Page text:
4. This is the third set of proceedings. These proceedings began following allegations that have no direct bearing on the issues before me but which are described in the appeal bundle at D3; I record that, in relation to the allegations recorded in paragraphs 4 and 5 of that report, they are emphatically denied by the father and there has been no trial, either civil or criminal, in relation to either of them. It is important to note that the proceedings were not brought out of concern that the father was involving the children in political activities. The mother had asked for there to be a review of the arrangements for the younger children to spend time with their father and she was deemed to have made an application to that effect.

5. Of course, the issues that I have to decide are not political. This is a legal hearing that is governed by very clear statutory principles and rules of procedure. The hearing before the District Judge was governed by the principles of section 1 of the Children Act 1989 that the welfare of the children is the paramount consideration. I wish to make it plain that I am not a member of any political party and so any political interests in this case pass me by. I judge this application in accordance with the law.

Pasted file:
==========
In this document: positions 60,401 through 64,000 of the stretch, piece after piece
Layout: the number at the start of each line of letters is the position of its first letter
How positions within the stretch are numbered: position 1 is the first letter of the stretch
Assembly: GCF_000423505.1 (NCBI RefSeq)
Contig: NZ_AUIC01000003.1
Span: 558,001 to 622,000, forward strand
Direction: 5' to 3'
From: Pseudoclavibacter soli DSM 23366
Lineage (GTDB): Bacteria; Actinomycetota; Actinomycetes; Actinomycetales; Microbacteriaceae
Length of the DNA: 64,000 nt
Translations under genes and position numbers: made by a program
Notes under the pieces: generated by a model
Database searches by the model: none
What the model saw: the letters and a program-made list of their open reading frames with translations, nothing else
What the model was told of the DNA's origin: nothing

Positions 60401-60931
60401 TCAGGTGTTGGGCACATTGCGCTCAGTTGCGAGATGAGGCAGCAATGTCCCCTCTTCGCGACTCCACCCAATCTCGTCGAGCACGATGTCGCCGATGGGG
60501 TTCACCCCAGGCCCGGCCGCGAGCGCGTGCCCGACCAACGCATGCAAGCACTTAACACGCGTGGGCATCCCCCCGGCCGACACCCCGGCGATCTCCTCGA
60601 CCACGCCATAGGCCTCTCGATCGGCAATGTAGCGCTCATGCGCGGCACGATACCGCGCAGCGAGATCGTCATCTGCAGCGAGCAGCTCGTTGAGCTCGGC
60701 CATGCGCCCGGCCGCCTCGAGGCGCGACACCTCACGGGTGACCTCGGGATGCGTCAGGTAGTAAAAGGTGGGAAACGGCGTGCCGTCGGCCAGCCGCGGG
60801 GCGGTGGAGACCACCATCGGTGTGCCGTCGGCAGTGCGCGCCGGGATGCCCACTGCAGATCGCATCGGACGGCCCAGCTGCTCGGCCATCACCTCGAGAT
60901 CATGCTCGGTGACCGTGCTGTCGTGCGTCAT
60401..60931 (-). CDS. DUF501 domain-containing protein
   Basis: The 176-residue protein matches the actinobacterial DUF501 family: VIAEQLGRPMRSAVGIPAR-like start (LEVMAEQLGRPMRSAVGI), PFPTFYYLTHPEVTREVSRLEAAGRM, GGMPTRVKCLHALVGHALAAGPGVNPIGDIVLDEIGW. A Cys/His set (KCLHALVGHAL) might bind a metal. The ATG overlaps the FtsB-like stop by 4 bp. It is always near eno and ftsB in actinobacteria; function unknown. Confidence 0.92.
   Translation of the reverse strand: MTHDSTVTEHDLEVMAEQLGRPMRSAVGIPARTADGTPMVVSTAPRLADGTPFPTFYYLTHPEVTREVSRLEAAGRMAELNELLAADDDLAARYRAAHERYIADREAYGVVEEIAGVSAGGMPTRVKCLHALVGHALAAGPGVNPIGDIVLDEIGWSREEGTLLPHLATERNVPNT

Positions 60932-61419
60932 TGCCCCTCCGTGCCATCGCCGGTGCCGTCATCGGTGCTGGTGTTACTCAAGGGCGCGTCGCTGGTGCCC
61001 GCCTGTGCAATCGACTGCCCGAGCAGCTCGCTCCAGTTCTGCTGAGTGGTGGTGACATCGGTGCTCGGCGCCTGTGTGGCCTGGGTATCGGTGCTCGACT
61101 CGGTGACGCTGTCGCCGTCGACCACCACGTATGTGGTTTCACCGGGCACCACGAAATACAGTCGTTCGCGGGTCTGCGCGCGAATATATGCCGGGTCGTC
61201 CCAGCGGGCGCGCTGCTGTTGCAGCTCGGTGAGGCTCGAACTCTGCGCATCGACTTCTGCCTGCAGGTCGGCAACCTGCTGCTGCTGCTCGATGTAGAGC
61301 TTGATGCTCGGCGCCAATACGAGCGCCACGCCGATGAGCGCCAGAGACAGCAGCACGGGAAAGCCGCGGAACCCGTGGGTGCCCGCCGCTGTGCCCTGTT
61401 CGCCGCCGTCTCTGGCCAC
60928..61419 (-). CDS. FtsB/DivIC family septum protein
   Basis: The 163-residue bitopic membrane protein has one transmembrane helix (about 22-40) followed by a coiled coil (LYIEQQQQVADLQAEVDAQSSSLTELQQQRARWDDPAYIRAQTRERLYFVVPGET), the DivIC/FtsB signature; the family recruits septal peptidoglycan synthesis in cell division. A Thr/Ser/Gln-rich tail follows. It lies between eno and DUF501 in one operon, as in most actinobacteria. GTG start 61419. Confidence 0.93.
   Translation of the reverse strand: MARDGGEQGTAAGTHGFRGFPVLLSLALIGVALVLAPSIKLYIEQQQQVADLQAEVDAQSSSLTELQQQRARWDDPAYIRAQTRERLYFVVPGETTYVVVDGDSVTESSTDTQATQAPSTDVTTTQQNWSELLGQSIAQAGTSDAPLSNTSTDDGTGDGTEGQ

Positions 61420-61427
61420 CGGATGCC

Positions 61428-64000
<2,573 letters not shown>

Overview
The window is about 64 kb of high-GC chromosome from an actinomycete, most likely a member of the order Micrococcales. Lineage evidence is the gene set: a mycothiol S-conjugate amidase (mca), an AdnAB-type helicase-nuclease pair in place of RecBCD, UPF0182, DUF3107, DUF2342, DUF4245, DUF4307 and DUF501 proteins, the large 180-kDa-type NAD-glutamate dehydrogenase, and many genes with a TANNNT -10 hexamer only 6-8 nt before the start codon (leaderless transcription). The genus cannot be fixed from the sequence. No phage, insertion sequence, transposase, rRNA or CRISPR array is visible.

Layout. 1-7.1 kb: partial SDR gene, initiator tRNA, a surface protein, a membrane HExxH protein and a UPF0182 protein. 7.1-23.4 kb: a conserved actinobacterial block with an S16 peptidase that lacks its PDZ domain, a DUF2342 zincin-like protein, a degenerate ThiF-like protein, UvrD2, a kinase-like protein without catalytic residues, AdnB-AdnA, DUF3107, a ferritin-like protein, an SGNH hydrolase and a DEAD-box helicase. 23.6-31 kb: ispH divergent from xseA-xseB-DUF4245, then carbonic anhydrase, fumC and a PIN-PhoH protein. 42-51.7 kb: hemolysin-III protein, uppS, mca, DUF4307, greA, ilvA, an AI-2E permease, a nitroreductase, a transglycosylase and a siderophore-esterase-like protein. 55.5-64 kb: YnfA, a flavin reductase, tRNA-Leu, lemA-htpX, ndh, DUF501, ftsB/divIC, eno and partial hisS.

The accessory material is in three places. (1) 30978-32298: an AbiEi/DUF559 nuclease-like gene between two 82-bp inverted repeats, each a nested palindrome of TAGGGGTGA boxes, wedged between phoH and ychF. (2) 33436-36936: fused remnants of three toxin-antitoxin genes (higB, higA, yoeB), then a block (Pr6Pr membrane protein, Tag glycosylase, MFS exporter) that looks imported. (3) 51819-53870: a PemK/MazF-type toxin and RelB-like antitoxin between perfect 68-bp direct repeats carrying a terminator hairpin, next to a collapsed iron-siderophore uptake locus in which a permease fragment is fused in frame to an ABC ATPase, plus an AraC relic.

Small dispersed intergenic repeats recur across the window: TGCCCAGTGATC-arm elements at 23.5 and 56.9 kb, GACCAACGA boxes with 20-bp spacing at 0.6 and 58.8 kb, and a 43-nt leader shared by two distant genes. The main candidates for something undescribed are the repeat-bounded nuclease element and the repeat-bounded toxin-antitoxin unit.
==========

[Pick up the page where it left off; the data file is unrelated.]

6. Publication - An officer of the press is present in court. I have referred her to Rule 27.11 of The Family Procedure Rules 2010 and also to PD27B of those rules. I explained the law to her in the presence of the parties and adjourned so that she could read the Practice Direction and the rule. She was referred to Section 97(2) of The Children Act 1989 and also to section 12 of the Administration of Justice Act 1960 and confirmed her understanding of the limitations on any reporting of this case. I am not going to explain those limitations in this judgment. If any person, organisation or party is thinking about making any aspect of this case public, they should inform themselves of those limitations. If in doubt, an application should be made to the court because breach of the law would amount to contempt which would be punishable by imprisonment, a fine or sequestration of assets.